Recently, a previously unobserved timing of this interplay between ENSO and QBO occurred. During the boreal winter 2015–2016, a strong El Niño event (among the three strongest El Niño events on record; Huang et al., 2016) was aligned with a westerly QBO phase. This westerly QBO phase was abruptly disrupted well before completion by an easterly phase in January 2016 (Osprey et al., 2016; Newman et al., 2016). The interplay of both circulation anomalies caused large changes in trace gas transport, the climate implications of which are currently a topic of debate. Based on modern reanalyses and satellite observations, including Aura Microwave Limb Sounder (MLS) water vapor mixing ratios, Avery et al. (2017) argued that the most recent El Niño event significantly moistened the lower stratosphere (±0.9 ppmv) during boreal winter 2015–2016 due to particularly warm tropopause temperature anomalies in the tropical western Pacific. Using a simple linear regression of MLS water vapor mixing ratios at 82 hPa with a QBO index at 70 hPa, Avery et al. (2017) concluded that the contribution of the QBO disruption was small (up to 0.1 ppmv) at 82 hPa, even though the study mainly focused on ENSO, particularly the role of tropical convective cloud ice in stratospheric hydration. In contrast, Tweedy et al. (2017) mainly focused on QBO disruption impact and attributed changes in the global stratospheric water vapor content from spring to autumn to the QBO disruption during the 2015–2016 winter. However, Tweedy et al. (2017) also acknowledged that the strong El Niño event could have strongly influenced their correlation (composite) analyses based on MLS satellite and radiosonde observations. Disentangling the effects of ENSO and QBO on this anomalous trace gas variability and identifying the dominant driver of recent lower stratospheric water vapor changes during 2015–2016 is a challenging task. A detailed explanation of the reasons for this lower stratospheric water vapor variability in 2015–2016 is still lacking.
Here, we quantify the impact of the interaction between the most recent El Niño event and the QBO disruption on lower stratospheric ozone and water vapor from spaceborne measurements during the 2015–2016 period. We describe the satellite observational data record and multiple regressions in Sect. 3. Section 4 describes the anomalous stratospheric circulation in boreal winter of 2015–2016 and Sect. 5 shows evidence for the impact of the El Niño event and QBO disruption on stratospheric ozone and water vapor. Finally, we discuss our results in the context of the puzzling water vapor response to the interaction of these two phenomena.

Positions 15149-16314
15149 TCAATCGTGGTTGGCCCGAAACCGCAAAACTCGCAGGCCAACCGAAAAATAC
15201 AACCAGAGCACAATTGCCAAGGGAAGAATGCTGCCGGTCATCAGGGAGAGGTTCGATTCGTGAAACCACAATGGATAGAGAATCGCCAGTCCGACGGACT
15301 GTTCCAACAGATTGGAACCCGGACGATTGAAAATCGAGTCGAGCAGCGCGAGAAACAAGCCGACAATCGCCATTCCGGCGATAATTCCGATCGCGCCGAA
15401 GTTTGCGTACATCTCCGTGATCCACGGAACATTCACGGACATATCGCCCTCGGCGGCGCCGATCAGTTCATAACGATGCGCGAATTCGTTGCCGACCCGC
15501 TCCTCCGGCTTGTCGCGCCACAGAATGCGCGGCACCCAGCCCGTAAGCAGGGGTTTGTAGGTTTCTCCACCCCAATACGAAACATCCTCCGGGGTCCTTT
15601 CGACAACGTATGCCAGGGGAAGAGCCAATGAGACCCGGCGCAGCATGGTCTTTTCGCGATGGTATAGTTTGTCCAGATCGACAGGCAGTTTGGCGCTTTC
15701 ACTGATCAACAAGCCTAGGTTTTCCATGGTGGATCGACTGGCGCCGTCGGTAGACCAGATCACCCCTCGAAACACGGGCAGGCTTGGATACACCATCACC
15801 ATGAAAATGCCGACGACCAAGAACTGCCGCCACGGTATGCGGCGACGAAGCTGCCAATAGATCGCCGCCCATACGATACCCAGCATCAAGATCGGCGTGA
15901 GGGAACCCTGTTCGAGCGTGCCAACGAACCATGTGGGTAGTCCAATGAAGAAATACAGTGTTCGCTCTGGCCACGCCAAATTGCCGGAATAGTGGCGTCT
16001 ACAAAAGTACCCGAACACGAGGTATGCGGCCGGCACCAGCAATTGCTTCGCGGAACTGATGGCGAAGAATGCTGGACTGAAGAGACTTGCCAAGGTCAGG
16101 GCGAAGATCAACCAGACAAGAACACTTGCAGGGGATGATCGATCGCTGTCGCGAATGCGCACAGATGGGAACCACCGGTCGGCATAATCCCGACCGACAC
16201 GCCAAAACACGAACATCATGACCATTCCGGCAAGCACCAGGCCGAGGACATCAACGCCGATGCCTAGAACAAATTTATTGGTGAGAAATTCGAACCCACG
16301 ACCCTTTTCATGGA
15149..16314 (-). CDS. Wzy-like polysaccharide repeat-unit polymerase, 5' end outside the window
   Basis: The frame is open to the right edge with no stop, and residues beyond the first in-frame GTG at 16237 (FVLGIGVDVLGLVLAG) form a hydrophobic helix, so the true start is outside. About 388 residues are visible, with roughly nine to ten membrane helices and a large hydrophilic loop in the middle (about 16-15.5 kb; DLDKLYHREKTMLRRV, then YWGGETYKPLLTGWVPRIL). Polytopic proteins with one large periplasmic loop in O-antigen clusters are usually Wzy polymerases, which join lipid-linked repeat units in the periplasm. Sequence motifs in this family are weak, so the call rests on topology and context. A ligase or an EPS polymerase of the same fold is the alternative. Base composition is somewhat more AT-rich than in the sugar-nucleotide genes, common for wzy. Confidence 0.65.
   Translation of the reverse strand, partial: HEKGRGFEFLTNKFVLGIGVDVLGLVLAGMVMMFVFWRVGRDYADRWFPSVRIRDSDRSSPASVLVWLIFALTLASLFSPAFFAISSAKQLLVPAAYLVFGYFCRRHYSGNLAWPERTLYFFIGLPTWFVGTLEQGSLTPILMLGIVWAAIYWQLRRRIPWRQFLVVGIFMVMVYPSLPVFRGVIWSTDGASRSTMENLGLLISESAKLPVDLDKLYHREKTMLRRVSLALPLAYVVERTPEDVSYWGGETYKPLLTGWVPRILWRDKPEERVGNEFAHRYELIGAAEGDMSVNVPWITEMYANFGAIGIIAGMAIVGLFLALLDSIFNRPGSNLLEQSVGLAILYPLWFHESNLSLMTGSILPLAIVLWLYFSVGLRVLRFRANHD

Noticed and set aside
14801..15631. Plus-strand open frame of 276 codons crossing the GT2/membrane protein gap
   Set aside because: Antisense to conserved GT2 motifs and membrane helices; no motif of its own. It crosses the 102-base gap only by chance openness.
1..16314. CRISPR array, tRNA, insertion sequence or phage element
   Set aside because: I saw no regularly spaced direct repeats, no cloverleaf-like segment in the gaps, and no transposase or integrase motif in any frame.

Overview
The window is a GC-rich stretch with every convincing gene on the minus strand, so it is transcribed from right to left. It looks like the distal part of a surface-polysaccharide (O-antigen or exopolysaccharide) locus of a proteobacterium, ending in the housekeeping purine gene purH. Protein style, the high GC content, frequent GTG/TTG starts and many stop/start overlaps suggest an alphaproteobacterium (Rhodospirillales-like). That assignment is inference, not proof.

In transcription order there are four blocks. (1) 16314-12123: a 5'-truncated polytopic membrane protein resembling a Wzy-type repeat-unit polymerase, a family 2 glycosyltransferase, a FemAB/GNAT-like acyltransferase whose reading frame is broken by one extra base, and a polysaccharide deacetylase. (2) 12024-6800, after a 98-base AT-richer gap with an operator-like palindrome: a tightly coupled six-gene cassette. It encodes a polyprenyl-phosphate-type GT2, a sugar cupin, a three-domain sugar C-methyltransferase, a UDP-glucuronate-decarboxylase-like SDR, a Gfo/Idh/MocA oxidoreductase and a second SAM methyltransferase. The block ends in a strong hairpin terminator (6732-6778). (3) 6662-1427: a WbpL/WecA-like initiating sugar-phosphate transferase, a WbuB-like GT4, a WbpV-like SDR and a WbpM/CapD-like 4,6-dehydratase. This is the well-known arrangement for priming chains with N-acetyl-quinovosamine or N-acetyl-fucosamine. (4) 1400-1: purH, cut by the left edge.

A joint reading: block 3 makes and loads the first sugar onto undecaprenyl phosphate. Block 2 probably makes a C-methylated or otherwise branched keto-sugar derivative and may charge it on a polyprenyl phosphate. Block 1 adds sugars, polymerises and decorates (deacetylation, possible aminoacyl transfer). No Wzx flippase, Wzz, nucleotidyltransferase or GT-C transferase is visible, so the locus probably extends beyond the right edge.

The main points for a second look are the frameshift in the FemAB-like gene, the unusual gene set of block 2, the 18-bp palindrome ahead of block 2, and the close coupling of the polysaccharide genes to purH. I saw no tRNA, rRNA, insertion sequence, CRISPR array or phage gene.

The data analyzed here are monthly mean ozone (O3) and water vapor (H2O) mixing ratios in the lower stratosphere from the Aura Microwave Limb Sounder satellite observations covering the period 2005–2016 (Livesey et al., 2017). The MLS instrument, flying aboard the EOS Aura satellite, is designed to measure a wide range of physical and chemical quantities, including O3 and H2O (Waters et al., 2006). The version 4.2 MLS data were produced with improved retrieval algorithms, which substantially reduced the occurrence of unrealistically small O3 values at 215 hPa in the tropics observed in the previous version 2.2 MLS product (Livesey et al., 2008). Note that the version 4.2 MLS data used here are not significantly different from the previous version MLS observations at pressures less than 100 hPa, but show less oscillatory behavior and fewer retrieval artifacts induced by cloud contamination in the tropical upper troposphere and lower stratosphere (UTLS). The vertical resolution, precision, systematic uncertainty and lowest recommended vertical range of the relevant v4.2 data are, respectively, 2.5–3 km, ±10–40 %, ±10–25 % and 316 hPa for H2O and 3–3.5 km, ±0.02–0.04 ppmv, ±0.02–0.05 ppmv + ±5–10 % and 261 hPa for O3 for individual profile measurements with a spatial representativeness of ∼200–300 km along the orbital-track line of sight (Schwartz et al., 2013; Livesey et al., 2017; Santee et al., 2017). The regression results will not be affected by these intrinsic uncertainties since they apply to the H2O and O3 mixing ratios and not the anomalies. In addition, Hegglin et al. (2013) show that MLS zonal monthly mean H2O show very good to excellent agreement with the multi-instrument mean (MIM) in comparison between 13 instruments, throughout most of the atmosphere (including the UTLS) with mean deviations from the MIM between +2.5 % and +5 %, making these random errors irrelevant for the averaged monthly zonal mean H2O anomalies used in this study. Additional detailed information on the quality of O3 and H2O in the upper troposphere–stratosphere in previous versions can be found in dedicated validation papers (Read et al., 2007; Lambert et al., 2007; Livesey et al., 2008; Froidevaux et al., 2008).